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Scottish National Dictionary (1700–)

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First published 1974 (SND Vol. IX). Includes material from the 1976 and 2005 supplements.

THINK, v., n. Also tink (I.Sc.), hink. See T, letter, 9. [θɪŋk; tɪŋk; hɪŋk]

I. v. A. Forms. Pr.t. think. Neg. thinkna (Abd. 1788 Abd. Mag. (3 July) 412; Ayr. 1790 Burns Tam o' Shanter 7; Lnk. 1919 G. Rae Clyde and Tweed 85). Gsw. 1985 Michael Munro The Patter 35:
hink Broad Glaswegian version of think: 'Ah hink you're smashin, so Ah dae.'
Ags. 1990s:
Ah duh hink she's the clean tattie: I don't think she's to be trusted
Sc. 1991 Robert Crawford in Tom Hubbard The New Makars 173:
When Strathgawkers or Strathgowkers
blether aboot jinin thegither
an a tourist hinks baith
waant thi wan hing
Dundee 1994 Matthew Fitt in James Robertson A Tongue in Yer Heid 175:
Drugs. The buddies aa noddit til each anuthir whan thai sein him breengin oot intil the street. Ehs poppin oot his heid. Drugs an Vice. That's whut thai wir hinkin.
Pa.t. thocht (Gen. (exc. I.) Sc.); thoucht (Sc. 1893 Stevenson Catriona i.); to(u)cht, tought (I.Sc.); thoat; thowt (Rxb. 1915 Kelso Chronicle (10 Dec.) 4); tout, towt (Ork. 1909–10 Old-Lore Misc. II. i. 29, III. i. 32) [θoxt; I.Sc. toxt; s.Sc. θʌu(x)t, Ork. Tʌut]. wm.Sc. 1980 Anna Blair The Rowan on the Ridge 40:
"I thocht it wis to be Irvine," Charlie reminded him.
Gsw. 1990 John and Willy Maley From the Calton to Catalonia 6:
Ah thoat he says "Fix bunnets!" So ah'm staunin' there like that. (Mimes adjusting an imaginary bunnet). Ah thoat we wur aw gonnae get wur photies taen or somethin. The hing is, wance the real fightin startit, wance we wur getting shat oan fae aw sides, yon Captain, where wiz he?
Cai. 1992 James Miller A Fine White Stoor 140:
'I thocht she was a tourist.'
'No. She's a fine ain. I've been speaking to her at the post office twa or three times.'
m.Sc. 1994 Martin Bowman and Bill Findlay Forever Yours, Marie-Lou 12:
They thoat it wis you...
Abd. 1994 Stanley Robertson in James Robertson A Tongue in Yer Heid 17:
A large pine forest lay ahead o her so she thoucht that she wid tak a dander intae it cos she liked being in among the trees cos there she could fantasise and strecht her imagination tae the limits.
Sh. 1994 Laureen Johnson in James Robertson A Tongue in Yer Heid 164:
Maybe he wisna as dead as I towt.
Edb. 1995 Irvine Welsh Marabou Stork Nightmares (1996) 248:
Somebody had. The phone went and it was for me. It was Lexo.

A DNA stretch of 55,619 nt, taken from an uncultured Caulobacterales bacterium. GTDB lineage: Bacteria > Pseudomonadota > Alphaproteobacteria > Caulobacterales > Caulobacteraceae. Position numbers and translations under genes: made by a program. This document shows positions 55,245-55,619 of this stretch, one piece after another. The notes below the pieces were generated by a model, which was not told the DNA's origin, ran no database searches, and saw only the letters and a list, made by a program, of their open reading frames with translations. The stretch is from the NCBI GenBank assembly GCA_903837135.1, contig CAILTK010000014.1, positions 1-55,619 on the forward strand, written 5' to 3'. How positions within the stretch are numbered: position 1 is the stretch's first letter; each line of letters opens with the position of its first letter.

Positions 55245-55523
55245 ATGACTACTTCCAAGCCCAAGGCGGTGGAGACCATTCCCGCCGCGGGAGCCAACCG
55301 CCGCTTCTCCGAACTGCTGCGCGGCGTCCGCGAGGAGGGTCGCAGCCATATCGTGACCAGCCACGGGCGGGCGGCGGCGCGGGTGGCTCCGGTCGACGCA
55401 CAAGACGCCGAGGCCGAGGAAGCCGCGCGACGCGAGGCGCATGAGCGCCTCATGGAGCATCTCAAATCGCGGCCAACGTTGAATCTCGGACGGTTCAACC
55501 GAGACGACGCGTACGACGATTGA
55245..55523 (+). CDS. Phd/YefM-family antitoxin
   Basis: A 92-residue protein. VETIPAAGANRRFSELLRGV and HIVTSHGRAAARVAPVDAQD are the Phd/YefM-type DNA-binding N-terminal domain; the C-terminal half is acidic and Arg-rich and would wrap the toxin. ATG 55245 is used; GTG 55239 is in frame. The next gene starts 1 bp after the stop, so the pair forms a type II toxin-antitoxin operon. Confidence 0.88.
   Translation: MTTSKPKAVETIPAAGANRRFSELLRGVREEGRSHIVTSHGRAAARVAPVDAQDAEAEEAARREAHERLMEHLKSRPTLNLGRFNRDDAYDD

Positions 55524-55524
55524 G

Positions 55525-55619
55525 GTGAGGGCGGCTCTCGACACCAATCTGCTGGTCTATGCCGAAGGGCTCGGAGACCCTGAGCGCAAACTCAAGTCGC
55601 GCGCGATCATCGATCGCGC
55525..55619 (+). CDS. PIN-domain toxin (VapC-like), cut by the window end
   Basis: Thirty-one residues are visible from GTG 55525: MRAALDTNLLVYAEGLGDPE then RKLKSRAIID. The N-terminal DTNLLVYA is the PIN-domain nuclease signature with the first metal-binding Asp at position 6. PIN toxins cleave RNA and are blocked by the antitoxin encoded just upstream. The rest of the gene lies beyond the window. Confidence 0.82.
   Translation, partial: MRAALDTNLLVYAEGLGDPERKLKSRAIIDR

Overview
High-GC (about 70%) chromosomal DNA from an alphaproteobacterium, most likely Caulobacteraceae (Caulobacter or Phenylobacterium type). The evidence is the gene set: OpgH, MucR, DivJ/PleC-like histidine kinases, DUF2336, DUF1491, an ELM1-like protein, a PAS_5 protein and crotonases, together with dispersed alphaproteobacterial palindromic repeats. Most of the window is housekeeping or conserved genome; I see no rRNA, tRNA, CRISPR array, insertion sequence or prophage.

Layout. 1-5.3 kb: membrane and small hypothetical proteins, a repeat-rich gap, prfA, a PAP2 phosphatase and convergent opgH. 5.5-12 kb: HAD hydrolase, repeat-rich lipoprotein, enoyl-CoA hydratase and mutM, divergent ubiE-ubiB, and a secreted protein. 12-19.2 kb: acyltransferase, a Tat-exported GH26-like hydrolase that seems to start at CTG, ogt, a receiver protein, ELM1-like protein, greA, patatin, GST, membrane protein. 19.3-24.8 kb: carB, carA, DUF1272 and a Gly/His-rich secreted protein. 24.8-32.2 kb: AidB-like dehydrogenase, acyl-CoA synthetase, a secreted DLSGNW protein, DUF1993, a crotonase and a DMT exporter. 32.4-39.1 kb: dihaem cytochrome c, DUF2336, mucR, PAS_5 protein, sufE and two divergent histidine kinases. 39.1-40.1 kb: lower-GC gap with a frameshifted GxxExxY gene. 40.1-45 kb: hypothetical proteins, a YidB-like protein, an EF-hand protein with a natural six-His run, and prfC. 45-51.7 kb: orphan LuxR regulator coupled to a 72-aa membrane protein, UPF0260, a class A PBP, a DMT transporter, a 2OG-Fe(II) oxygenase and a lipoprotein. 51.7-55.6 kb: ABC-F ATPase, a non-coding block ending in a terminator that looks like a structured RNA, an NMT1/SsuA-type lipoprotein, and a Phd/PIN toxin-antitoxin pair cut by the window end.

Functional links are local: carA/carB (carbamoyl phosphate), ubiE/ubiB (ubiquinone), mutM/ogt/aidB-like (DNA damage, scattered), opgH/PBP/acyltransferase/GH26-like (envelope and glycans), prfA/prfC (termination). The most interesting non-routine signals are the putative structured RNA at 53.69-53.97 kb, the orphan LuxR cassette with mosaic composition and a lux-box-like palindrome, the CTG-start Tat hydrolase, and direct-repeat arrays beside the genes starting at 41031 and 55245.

- Thoat ye'd be up fir the fitba, he said.
m.Sc. 1997 Tom Watson Dark Whistle 52:
Efter Ypres unhinged a' futures, chinged
The players or, as ma Faither thocht, chinged
the gemme.
Pa.p. thocht (Gen. (exc. I.) Sc.), thoucht (Uls. 1900 T. Given Poems 144), towt (Ork. 1911 Old-Lore Misc. IV. iv. 185) [θoxt, toxt; Sh., Ork. Tʌut].

B. Usages. 1. As in Eng., in phrs.: (1) I, etc. can't think enough of, I, etc. am surprised, astonished at (Sc. 1782 J. Sinclair Ob. Sc. Dial. 32); (2) I'm thinking, used gen. parenthetically, I presume, imagine, rather think, it's my opinion (Sc. 1799 W. Mitchell Scotticisms 79). Gen.Sc.; (3) think at, to be offended, take something amiss (Sh. 1966 New Shetlander No. 76. 37, Sh. 1972); (4) think a wunner, to wonder, think it strange (Per. 1915 Wilson L. Strathearn 198); (5) think (one) for (another), to take in error, mistake; (6) think ill to, to be unwilling to, have scruples about (Sh., Cai. 1972); (7) think lang, to weary (I., n.Sc., Per. 1972). See also Lang, I. 7.(7). Appar. orig. from Mid.Eng. it thinketh long, it seems long: (8) think on, to think of or about (Sc. 1888 A. Mackie Scotticisms 16; Uls. 1953 Traynor). Gen.Sc.; to consider, ponder, reflect seriously about; to remember, recollect, call to mind (Sc. 1880 Jam.), also with on of (Wgt. 1904 E.D.D.). See On, adv., 2.(6): to devise, hit upon, work out in the mind (ne.Sc. 1972); to value, esteem. Phr. ill thocht o(n), not in high regard, not held to one's credit. All now obs. or dial. in Eng.; (9) think shame, to be ashamed (Sc. 1752 D. Hume Polit. Discourses 56; Bnff. 1866 Gregor D. Bnff. 192). Gen.Sc. See also Shame, n., 1.(3). Obs. in Eng. exc. dial. Often in intensive phrs. to think (muckle) black (burnin) shame (Bnff. 1866 Gregor D. Bnff. 192; Cld. 1880 Jam.); (10) think tae, -till, to think of, apply the mind to (Abd., Fif. 1972); (11) think weary, to feel bored, = (7); ¶(12) think wi oneself, to cogitate, ponder.(2) Ayr. 1789 Burns Tam Glen ii.:
I'm thinking wi' sic a braw fellow, In poortith I might mak a fen'.
Sc. 1818 Scott H. Midlothian xxv.:
“What was he to that Argyle that suffered in the persecution?” “His son or grandson, I'm thinking.”
Cai. 1871 M. McLennan Peasant Life 107:
The waddin' canna gang on wi' oot ye, I'm thinkin'.
Ayr. 1901 G. Douglas Green Shutters i.: